Rusesabagina went on to head an opposition group called the Rwandan Movement for Democratic Change (MRCD). In 2018, in a YouTube video, Rusesabagina called for armed resistance, claiming that democratic processes continued to fail to bring about change in Rwanda. He said, “The time has come for us to use any means possible to bring about change in Rwanda as all political means have been tried and failed… Rwandan people can no longer stand the cruelty.” This was following Kagame’s third re-election win the year before, with 98.8 percent of the vote.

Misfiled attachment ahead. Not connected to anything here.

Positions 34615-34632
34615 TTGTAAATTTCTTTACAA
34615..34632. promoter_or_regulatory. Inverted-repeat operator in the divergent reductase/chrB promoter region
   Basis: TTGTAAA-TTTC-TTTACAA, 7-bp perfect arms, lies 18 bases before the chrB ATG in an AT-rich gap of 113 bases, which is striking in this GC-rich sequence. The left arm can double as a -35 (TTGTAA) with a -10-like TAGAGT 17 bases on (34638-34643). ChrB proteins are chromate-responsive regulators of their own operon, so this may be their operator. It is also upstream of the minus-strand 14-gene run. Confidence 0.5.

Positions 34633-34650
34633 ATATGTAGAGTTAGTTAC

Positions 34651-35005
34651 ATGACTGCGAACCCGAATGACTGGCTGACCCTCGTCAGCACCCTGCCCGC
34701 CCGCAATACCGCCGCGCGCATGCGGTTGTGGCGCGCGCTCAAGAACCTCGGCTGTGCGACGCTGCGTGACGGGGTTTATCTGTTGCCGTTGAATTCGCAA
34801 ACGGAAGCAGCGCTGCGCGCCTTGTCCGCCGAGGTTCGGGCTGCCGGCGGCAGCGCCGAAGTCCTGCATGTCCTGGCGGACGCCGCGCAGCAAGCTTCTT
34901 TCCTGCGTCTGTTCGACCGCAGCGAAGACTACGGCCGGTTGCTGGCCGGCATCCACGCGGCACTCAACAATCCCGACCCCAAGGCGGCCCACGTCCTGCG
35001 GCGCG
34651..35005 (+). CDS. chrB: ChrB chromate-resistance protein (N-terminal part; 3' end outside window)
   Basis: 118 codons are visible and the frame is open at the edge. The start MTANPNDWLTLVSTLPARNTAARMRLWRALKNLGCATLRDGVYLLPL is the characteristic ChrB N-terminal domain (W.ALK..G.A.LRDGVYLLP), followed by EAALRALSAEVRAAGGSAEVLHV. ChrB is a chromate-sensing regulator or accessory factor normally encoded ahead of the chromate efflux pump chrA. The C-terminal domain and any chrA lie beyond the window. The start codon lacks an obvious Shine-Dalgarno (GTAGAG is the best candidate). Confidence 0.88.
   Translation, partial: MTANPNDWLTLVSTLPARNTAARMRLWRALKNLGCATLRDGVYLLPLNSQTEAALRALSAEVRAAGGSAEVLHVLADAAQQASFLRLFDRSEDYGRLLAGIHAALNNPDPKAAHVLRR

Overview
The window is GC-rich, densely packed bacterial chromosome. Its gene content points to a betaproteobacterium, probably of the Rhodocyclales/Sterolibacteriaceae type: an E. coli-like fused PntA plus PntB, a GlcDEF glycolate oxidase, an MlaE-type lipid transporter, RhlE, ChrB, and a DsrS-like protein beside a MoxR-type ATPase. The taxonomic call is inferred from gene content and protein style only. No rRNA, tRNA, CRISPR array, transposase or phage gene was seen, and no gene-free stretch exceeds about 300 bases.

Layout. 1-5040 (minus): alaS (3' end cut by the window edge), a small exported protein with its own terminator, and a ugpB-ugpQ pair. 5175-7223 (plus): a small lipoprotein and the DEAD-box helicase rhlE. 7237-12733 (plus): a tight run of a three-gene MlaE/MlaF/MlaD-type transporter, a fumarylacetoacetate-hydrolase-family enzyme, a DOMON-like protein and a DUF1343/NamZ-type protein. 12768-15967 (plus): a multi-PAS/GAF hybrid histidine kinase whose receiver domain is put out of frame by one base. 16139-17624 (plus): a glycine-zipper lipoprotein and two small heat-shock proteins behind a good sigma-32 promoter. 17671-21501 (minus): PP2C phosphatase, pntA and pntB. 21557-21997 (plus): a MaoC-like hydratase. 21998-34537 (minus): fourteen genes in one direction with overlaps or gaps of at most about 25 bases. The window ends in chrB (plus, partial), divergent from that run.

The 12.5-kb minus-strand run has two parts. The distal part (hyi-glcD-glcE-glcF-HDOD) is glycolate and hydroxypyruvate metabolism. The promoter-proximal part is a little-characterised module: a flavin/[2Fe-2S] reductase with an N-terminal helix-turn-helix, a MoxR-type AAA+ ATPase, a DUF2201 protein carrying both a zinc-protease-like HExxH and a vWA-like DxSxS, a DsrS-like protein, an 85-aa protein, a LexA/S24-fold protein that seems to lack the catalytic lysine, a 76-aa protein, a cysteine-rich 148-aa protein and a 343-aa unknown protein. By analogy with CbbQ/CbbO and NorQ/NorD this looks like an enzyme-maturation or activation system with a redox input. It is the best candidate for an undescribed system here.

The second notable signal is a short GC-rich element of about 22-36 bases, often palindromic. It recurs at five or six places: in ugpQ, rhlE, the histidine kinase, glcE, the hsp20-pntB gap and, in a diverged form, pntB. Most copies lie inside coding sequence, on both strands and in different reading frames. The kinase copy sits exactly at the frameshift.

After a cunning plot to bring Rusesabagina back to Rwanda from exile in the US, he was apprehended in Kigali in August 2020. Then, Rusesabagina’s trial started in February 2021. His supporters claim he was kidnapped and forcibly taken to Rwanda. On the other hand, Rwandan authorities say he was tricked, rather than forced, into flying on a private plane. He thought the plane would take him to a meeting in Burundi but instead landed in Kigali. Yet, according to Human Rights Watch at the time, Rusesabagina’s arrest amounted to an “enforced disappearance,” which it regards as a serious breach of international law. One can see that from the very start, the trial was unfair. It all started with a kidnapping, and then Rusesabagina was held in solitary confinement for more than 250 days, in contravention of UN standards on prisoner treatment. Throughout his detention, he has been mistreated in accordance with international standards. Other individuals, whom were FLN members, were tried alongside Rusesabagina, and some testified against him.